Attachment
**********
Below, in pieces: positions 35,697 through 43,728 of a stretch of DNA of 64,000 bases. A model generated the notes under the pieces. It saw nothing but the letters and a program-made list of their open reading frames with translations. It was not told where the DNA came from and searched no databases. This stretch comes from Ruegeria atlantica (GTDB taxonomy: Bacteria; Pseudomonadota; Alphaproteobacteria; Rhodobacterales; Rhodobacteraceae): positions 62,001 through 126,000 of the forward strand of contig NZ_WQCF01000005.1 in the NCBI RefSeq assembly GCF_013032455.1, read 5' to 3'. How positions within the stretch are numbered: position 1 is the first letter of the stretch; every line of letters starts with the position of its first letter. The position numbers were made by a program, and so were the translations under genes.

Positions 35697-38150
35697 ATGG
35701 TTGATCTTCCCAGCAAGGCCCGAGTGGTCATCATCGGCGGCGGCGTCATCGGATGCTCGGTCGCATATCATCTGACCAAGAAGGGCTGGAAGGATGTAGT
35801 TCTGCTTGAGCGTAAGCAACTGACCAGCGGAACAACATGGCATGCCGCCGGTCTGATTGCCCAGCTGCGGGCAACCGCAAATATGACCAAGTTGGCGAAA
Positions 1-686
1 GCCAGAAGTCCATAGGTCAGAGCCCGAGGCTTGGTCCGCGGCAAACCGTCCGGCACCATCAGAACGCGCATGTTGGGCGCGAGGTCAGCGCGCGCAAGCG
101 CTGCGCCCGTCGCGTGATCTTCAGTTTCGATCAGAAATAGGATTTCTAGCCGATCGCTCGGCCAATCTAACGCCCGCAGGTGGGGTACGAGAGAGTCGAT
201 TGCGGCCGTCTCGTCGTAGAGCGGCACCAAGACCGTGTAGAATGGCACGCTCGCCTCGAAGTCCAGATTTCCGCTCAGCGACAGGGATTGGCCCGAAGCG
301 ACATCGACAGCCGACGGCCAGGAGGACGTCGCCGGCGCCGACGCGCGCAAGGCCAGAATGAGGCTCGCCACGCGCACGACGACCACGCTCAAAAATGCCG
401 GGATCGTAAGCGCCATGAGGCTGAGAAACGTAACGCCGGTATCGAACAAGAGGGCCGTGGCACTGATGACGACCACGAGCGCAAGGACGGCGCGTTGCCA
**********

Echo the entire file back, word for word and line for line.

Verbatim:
Below, in pieces: positions 35,697 through 43,728 of a stretch of DNA of 64,000 bases. A model generated the notes under the pieces. It saw nothing but the letters and a program-made list of their open reading frames with translations. It was not told where the DNA came from and searched no databases. This stretch comes from Ruegeria atlantica (GTDB taxonomy: Bacteria; Pseudomonadota; Alphaproteobacteria; Rhodobacterales; Rhodobacteraceae): positions 62,001 through 126,000 of the forward strand of contig NZ_WQCF01000005.1 in the NCBI RefSeq assembly GCF_013032455.1, read 5' to 3'. How positions within the stretch are numbered: position 1 is the first letter of the stretch; every line of letters starts with the position of its first letter. The position numbers were made by a program, and so were the translations under genes.

Positions 35697-38150
35697 ATGG
35701 TTGATCTTCCCAGCAAGGCCCGAGTGGTCATCATCGGCGGCGGCGTCATCGGATGCTCGGTCGCATATCATCTGACCAAGAAGGGCTGGAAGGATGTAGT
35801 TCTGCTTGAGCGTAAGCAACTGACCAGCGGAACAACATGGCATGCCGCCGGTCTGATTGCCCAGCTGCGGGCAACCGCAAATATGACCAAGTTGGCGAAA
Positions 1-686
1 GCCAGAAGTCCATAGGTCAGAGCCCGAGGCTTGGTCCGCGGCAAACCGTCCGGCACCATCAGAACGCGCATGTTGGGCGCGAGGTCAGCGCGCGCAAGCG
101 CTGCGCCCGTCGCGTGATCTTCAGTTTCGATCAGAAATAGGATTTCTAGCCGATCGCTCGGCCAATCTAACGCCCGCAGGTGGGGTACGAGAGAGTCGAT
201 TGCGGCCGTCTCGTCGTAGAGCGGCACCAAGACCGTGTAGAATGGCACGCTCGCCTCGAAGTCCAGATTTCCGCTCAGCGACAGGGATTGGCCCGAAGCG
301 ACATCGACAGCCGACGGCCAGGAGGACGTCGCCGGCGCCGACGCGCGCAAGGCCAGAATGAGGCTCGCCACGCGCACGACGACCACGCTCAAAAATGCCG
401 GGATCGTAAGCGCCATGAGGCTGAGAAACGTAACGCCGGTATCGAACAAGAGGGCCGTGGCACTGATGACGACCACGAGCGCAAGGACGGCGCGTTGCCA